William Gibson has a short story collection titled Burning Chrome. One of the stories in this collection is also titled Burning Chrome. I was recommending the book to someone and I wanted to say that of the short stories, the titular/eponymous story Burning Chrome was my favorite.

I believe both words are okay in this context but feel one would be more appropriate. Which one?

For titular, I'm using dictionary.com's 2nd definition:

  1. from whom or which a title or name is taken.

The book Burning Chrome is named after the titular story within.

For eponymous, I'm using the this definition:

giving one's name to a tribe, place, etc.

The short story, Burning Chrome, gives its name to the larger collection of short stories, Burning Chrome.

  • 3
    Have you looked the words up in a dictionary? If you have, please add their definitions to your question (along with links to any online sources) and explain why either word is or isn't suitable. Jan 29, 2013 at 14:52
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    The story "Burning Chrome", from the collection of the same name, is my favourite... - that happens to be one of my favourites too by the way. I have all his books.
    – mplungjan
    Jan 29, 2013 at 15:18
  • @coleopterist, I added links to definitions and why they both could be suitable.
    – Aaron
    Jan 29, 2013 at 16:00
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    @mplungjan Your revision of the sentence is clearer and avoids the confusion all together so it's better for conversation. How often do you get to use eponymous or titular though?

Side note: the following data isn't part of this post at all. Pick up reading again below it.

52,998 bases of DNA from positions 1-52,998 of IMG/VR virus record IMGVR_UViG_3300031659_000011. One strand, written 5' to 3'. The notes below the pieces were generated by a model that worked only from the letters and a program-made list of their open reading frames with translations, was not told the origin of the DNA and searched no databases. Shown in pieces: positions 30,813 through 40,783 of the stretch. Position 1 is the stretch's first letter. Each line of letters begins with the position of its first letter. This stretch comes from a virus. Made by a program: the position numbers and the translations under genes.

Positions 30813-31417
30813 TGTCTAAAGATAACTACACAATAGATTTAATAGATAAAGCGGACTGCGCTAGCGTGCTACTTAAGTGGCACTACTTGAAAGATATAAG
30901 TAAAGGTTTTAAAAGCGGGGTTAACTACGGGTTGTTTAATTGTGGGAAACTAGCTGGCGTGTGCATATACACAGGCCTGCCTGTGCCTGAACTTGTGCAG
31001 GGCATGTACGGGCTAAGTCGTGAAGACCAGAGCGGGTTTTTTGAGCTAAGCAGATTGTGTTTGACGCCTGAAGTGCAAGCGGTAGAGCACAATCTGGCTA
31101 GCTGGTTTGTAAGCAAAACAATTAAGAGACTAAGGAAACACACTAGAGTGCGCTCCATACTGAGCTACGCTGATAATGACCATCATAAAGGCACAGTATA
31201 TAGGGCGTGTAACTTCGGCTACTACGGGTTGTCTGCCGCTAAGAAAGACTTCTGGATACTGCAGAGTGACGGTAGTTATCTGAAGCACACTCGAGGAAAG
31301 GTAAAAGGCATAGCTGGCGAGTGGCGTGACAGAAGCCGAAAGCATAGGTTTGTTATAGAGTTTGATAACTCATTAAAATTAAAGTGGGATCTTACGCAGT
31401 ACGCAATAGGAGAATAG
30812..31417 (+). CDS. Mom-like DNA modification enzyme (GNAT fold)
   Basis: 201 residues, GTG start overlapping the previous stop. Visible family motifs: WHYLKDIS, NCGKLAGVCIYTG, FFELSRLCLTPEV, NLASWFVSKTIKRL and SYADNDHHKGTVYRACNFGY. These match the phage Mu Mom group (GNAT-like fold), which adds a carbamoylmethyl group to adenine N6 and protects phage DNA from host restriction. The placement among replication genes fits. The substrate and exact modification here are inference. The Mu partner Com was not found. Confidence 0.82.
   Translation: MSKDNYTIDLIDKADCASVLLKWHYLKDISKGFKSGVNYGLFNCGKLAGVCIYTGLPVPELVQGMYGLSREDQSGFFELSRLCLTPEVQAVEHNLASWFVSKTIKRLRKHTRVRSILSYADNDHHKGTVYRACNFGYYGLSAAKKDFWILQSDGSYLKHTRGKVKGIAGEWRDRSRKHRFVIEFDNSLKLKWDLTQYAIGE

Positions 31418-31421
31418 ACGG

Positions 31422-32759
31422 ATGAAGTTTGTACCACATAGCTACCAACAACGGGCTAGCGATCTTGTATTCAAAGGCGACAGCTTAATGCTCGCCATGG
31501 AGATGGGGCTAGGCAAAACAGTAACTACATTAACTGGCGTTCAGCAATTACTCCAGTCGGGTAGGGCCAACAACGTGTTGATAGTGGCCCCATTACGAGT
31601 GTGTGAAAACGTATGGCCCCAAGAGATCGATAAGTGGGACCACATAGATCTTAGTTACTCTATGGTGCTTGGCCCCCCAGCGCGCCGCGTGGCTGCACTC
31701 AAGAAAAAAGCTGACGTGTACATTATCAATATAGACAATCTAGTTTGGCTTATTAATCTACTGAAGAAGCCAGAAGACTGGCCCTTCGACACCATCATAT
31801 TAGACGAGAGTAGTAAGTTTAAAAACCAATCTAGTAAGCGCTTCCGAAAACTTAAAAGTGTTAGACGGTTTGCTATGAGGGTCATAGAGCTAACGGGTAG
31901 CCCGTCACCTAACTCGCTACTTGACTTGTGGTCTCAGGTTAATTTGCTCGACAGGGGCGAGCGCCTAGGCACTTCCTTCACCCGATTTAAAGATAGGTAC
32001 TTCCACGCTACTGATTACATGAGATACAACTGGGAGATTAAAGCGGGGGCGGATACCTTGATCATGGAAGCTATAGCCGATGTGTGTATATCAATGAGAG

– Aaron
    Jan 29, 2013 at 16:01

5 Answers 5


Titular: Relating to the title.

Eponymous: Giving a name to.

Both are not only appropriate, but often used, as such. Strictly if the collection had been given a name first, and then afterwords the story written for it, then eponymous would be wrong, but that's not the case.

I'd go for eponymous, just because I think it's the phrasing that would come to mind first, and I don't see any reason why I would decide to alter it afterwards. I wouldn't see anything wrong in titular either.

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    I also think titular can be helpful distinguishing between items in a work. Bilbo is the Titular Hobbit, although there may be other Hobbits in the book. Jul 24, 2013 at 11:17
  • @JeremyFrench relevance?
    – Jon Hanna
    Jul 24, 2013 at 13:19
  • I think it's just to draw contrast. Bilbo would not be the eponymous Hobbit because the book/movie is not called Bilbo or Bilbo's Adventure.
    – Aaron
    Feb 12, 2014 at 15:39
  • @Aaron that doesn't matter, since the book and the movie are both called "The Hobbit", and it remains that Bilbo is the hobbit in question, and hence the name-giver. It's not his name that is at question (unless perhaps he is called "movie" or "Peter Jackson really likes giving people headaches with 3D effects"), but that the name of the movie came from him one way or another.